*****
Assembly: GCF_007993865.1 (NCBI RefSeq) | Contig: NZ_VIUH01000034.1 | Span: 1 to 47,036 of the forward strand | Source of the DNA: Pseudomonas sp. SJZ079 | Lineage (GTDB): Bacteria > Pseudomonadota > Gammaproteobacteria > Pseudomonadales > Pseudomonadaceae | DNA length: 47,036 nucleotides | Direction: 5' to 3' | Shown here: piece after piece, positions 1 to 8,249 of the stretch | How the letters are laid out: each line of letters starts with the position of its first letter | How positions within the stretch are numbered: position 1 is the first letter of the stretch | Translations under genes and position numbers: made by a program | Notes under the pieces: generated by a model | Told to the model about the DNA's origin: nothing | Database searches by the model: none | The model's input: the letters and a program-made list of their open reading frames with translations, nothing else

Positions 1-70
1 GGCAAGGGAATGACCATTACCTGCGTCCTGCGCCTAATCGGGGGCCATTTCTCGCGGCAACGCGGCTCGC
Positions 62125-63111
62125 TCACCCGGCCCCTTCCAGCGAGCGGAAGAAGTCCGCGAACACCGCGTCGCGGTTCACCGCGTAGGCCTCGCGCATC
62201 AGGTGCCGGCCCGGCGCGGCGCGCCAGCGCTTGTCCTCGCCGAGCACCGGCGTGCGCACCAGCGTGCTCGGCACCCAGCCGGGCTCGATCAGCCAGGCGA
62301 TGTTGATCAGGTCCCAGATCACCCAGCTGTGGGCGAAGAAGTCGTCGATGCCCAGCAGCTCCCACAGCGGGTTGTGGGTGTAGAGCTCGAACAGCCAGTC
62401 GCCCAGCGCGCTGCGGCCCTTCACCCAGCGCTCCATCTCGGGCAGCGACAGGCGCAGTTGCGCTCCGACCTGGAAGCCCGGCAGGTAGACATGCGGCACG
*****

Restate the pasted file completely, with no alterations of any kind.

Assembly: GCF_007993865.1 (NCBI RefSeq) | Contig: NZ_VIUH01000034.1 | Span: 1 to 47,036 of the forward strand | Source of the DNA: Pseudomonas sp. SJZ079 | Lineage (GTDB): Bacteria > Pseudomonadota > Gammaproteobacteria > Pseudomonadales > Pseudomonadaceae | DNA length: 47,036 nucleotides | Direction: 5' to 3' | Shown here: piece after piece, positions 1 to 8,249 of the stretch | How the letters are laid out: each line of letters starts with the position of its first letter | How positions within the stretch are numbered: position 1 is the first letter of the stretch | Translations under genes and position numbers: made by a program | Notes under the pieces: generated by a model | Told to the model about the DNA's origin: nothing | Database searches by the model: none | The model's input: the letters and a program-made list of their open reading frames with translations, nothing else

Positions 1-70
1 GGCAAGGGAATGACCATTACCTGCGTCCTGCGCCTAATCGGGGGCCATTTCTCGCGGCAACGCGGCTCGC
Positions 62125-63111
62125 TCACCCGGCCCCTTCCAGCGAGCGGAAGAAGTCCGCGAACACCGCGTCGCGGTTCACCGCGTAGGCCTCGCGCATC
62201 AGGTGCCGGCCCGGCGCGGCGCGCCAGCGCTTGTCCTCGCCGAGCACCGGCGTGCGCACCAGCGTGCTCGGCACCCAGCCGGGCTCGATCAGCCAGGCGA
62301 TGTTGATCAGGTCCCAGATCACCCAGCTGTGGGCGAAGAAGTCGTCGATGCCCAGCAGCTCCCACAGCGGGTTGTGGGTGTAGAGCTCGAACAGCCAGTC
62401 GCCCAGCGCGCTGCGGCCCTTCACCCAGCGCTCCATCTCGGGCAGCGACAGGCGCAGTTGCGCTCCGACCTGGAAGCCCGGCAGGTAGACATGCGGCACG